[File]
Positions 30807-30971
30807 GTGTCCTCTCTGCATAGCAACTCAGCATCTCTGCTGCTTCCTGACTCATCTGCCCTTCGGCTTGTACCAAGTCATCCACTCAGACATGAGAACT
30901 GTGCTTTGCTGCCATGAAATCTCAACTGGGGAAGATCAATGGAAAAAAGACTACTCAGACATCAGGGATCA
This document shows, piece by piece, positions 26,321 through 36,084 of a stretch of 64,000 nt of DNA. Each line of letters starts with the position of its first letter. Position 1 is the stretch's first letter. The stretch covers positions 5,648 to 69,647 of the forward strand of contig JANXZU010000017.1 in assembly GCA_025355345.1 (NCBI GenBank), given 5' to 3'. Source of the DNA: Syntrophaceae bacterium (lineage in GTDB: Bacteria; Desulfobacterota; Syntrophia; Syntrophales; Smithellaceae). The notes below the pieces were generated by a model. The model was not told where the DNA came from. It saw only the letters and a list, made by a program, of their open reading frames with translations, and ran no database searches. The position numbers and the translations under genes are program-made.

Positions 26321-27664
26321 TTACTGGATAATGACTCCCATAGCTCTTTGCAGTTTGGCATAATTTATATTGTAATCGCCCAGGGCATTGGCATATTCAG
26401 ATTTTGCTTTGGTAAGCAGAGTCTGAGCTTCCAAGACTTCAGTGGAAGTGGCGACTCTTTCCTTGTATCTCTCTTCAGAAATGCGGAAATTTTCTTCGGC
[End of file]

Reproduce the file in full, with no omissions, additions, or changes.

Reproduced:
Positions 30807-30971
30807 GTGTCCTCTCTGCATAGCAACTCAGCATCTCTGCTGCTTCCTGACTCATCTGCCCTTCGGCTTGTACCAAGTCATCCACTCAGACATGAGAACT
30901 GTGCTTTGCTGCCATGAAATCTCAACTGGGGAAGATCAATGGAAAAAAGACTACTCAGACATCAGGGATCA
This document shows, piece by piece, positions 26,321 through 36,084 of a stretch of 64,000 nt of DNA. Each line of letters starts with the position of its first letter. Position 1 is the stretch's first letter. The stretch covers positions 5,648 to 69,647 of the forward strand of contig JANXZU010000017.1 in assembly GCA_025355345.1 (NCBI GenBank), given 5' to 3'. Source of the DNA: Syntrophaceae bacterium (lineage in GTDB: Bacteria; Desulfobacterota; Syntrophia; Syntrophales; Smithellaceae). The notes below the pieces were generated by a model. The model was not told where the DNA came from. It saw only the letters and a list, made by a program, of their open reading frames with translations, and ran no database searches. The position numbers and the translations under genes are program-made.

Positions 26321-27664
26321 TTACTGGATAATGACTCCCATAGCTCTTTGCAGTTTGGCATAATTTATATTGTAATCGCCCAGGGCATTGGCATATTCAG
26401 ATTTTGCTTTGGTAAGCAGAGTCTGAGCTTCCAAGACTTCAGTGGAAGTGGCGACTCTTTCCTTGTATCTCTCTTCAGAAATGCGGAAATTTTCTTCGGC